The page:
Not back to black (hair)

I have plans for two fantastic daily projects starting in May and lasting the whole month. I am so excited about starting them, I could almost wish away the coming week. I’ll reveal more information about them nearer the time.

I have had black for nearly ten years now. This is what I looked like when I first had it dyed.

And it has grown with me as I have recovered from illnesses and become the person I am today.

But this year I am going to be twenty five and I want a change. Not a change of lifestyle, heck no. I am perfectly happy with 99.9% of my wardrobe being black, listening to black metal, writing and travelling, but I feel like I want to experiment a bit with my hair. (Plus, having it mega long while living in a tent in Iceland and working outside all day will be a bit of a pain in the arse.) Some people would think of this as being something not worth writing about, but believe me, in my world it is. My hair is me, and I am sure many people would be able to relate to that. It was an extremely hard decision to make, one I have been toying with for a number of years and have always backed out of, preferring to go back to the safety of my black hair dye. But today, I bought to packets of hair colour removal, the strongest type there is. I used both packets, but nothing really happened. Yes, my roots became lighter, and so did the hair on my head, but below that stayed black with flecks of red (from the henna I used back in the day when I was barely double figures). I honestly thought I could remove 120 dye jobs with two boxes. Silly girl. Tomorrow, I am getting it cut and am going blonde. Now, I know this is going to be a gigantic change, but I’m also safe in the knowledge that I can go back to black whenever I like and my hair can grow back…and it does so fast, lucky for me. What is life if you can’t experiment and try new things? I have been staying ‘safe’ for too long. These ladies look fantastic blonde.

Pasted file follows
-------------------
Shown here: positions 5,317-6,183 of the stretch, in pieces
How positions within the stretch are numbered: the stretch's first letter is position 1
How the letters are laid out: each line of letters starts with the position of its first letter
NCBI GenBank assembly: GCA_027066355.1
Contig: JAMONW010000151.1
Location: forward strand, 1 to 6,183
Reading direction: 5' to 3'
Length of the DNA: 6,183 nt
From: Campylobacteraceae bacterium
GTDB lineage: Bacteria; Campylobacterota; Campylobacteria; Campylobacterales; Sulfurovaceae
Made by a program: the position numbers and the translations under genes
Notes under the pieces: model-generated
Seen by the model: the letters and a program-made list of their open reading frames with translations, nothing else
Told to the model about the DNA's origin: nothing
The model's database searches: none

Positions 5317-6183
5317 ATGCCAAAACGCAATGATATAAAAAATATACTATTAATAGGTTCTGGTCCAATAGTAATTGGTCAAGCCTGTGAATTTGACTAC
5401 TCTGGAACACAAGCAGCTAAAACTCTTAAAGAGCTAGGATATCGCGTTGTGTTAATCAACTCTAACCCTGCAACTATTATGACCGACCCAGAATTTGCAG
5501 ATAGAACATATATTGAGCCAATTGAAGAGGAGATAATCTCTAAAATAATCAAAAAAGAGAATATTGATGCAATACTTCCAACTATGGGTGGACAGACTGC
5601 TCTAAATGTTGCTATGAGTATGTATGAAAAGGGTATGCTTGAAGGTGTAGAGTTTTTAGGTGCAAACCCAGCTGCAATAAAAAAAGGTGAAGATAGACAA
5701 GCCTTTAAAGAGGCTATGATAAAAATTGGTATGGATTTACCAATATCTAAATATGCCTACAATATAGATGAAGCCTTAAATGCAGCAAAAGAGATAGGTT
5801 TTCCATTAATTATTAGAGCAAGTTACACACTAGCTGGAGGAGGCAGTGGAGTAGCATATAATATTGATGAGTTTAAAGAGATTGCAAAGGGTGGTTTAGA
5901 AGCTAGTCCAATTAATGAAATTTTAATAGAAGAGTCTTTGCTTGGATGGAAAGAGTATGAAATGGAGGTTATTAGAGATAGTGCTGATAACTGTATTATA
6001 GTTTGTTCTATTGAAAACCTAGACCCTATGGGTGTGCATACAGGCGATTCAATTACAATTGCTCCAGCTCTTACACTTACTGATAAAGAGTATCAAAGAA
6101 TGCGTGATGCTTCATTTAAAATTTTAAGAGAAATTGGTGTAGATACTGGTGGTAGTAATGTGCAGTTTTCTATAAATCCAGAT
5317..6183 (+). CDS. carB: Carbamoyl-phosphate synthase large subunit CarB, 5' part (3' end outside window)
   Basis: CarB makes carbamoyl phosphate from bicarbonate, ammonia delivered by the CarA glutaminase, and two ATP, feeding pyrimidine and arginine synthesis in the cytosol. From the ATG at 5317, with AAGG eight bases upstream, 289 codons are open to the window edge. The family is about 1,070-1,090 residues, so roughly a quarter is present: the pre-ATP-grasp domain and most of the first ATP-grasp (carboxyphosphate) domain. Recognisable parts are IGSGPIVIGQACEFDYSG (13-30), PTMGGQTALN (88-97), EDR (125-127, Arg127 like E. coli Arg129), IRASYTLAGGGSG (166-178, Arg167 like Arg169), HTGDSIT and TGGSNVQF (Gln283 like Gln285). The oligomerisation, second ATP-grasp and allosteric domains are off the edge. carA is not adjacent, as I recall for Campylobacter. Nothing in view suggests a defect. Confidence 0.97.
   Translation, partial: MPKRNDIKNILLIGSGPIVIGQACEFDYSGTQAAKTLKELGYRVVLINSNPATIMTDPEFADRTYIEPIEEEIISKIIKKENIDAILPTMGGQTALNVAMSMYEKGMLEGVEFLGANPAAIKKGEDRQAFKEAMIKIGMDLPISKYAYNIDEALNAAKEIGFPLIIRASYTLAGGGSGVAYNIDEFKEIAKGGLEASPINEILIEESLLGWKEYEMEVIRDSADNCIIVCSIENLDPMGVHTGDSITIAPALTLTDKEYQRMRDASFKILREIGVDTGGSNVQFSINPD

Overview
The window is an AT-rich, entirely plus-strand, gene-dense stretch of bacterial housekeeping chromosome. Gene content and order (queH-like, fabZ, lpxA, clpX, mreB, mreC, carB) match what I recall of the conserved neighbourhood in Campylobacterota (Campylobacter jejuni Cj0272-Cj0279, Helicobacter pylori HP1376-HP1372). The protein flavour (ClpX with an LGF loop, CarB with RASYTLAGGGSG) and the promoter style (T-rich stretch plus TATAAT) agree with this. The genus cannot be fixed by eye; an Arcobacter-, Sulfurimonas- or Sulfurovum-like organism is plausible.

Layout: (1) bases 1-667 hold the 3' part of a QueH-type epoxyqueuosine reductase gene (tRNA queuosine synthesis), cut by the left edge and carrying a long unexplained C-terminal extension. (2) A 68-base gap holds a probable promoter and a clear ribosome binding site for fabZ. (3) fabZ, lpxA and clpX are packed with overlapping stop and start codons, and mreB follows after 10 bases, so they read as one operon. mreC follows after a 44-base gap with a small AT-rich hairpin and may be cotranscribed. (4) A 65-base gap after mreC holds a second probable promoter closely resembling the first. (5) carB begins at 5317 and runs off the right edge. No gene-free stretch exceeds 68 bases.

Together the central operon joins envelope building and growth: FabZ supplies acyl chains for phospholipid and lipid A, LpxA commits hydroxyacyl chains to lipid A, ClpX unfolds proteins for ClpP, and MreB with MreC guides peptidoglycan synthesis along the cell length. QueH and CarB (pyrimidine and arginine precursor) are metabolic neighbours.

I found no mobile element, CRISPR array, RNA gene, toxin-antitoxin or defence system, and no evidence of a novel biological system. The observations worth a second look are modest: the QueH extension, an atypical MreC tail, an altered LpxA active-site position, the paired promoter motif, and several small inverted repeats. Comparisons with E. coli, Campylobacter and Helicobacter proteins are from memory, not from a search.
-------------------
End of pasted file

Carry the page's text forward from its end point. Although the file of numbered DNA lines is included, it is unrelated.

I finished Arctic by Bruce Parry this morning, a BBC book.

(I have read Parry’s work before, his book Tribe, which I remember getting quite angry at. I decided to give this one a go because I am obsessed with the Arctic, basically, and the programme was very good.) At £20 I couldn’t afford to buy it, and having come to the end I am quite relieved that I didn’t. Bruce Parry is very good at what he does – presenting on the telly – but I am sorry, he really can’t write. The book is beautifully put together, but one of my main issues is that about 98% of  text featured in the programme. So you are basically reading the programme. We want more than that! You buy/borrow the book of the programme in the hope that it will contain lots and lots of material that they couldn’t fit in their tight TV slot. Parry goes on and on and on about keeping his diary, but it doesn’t seem that he really wrote that much.

The lucky bastard went to Norway, Alaska, Siberia, Canada and Greenland, staying with the people of the Arctic and exploring the opportunities and challenges that exist for these people and us. He stays with Inuits, Alaskan whalers, Canadian oil-men, scientists and reindeer herders. He witnesses some remarkable spectacles and devastating sites, but he is unable to conjure up any aspect of creativity to describe these experiences to us. He constantly goes on about how he agrees with indigenous people and feels the same as they do, but after a while, this becomes tedious. It’s obvious that he is unable to explain how it made him feel in his own words. Yes, the subjects he covers are extremely important and yes, I do have some respect for Parry in doing this, but I can’t help but wish that someone else had written the book. Someone else who could relate back to us, who aren’t able (yet) to travel to Svalbard or Canada and see for ourselves the extreme beauty or disasters occurring within these places. Parry just isn’t the man to do that.

There is another writer whose name doesn’t appear on the cover, Huw Lewis-Jones and I think that he writes the two page spreads that crop up every now and then about The Northern Lights for example or the Bowhead Whale. These little injections of in depth writing are excellent, and I wish there was more of them throughout. Or maybe, Lewis-Jones should have just written the whole book. For example, I learnt that in Greenland, the aurora was believed to be the souls of babies who had been lost in childbirth, looking down on  a world they never knew, offering love and hope to their parents. Or that the Bowhead Whale did not fight when harpooned. I believe that Parry did try to investigate the indigenous perception  of the landscape and the connection with the natural world, I believe he did try and explore the ways in which the Arctic has warmed at more than twice the rate as the rest of the world, and I applaud him for that, I really do. But I don’t think books are his forte.  I had to photograph the pictures in the book because the ones online are nearly all of Parry.

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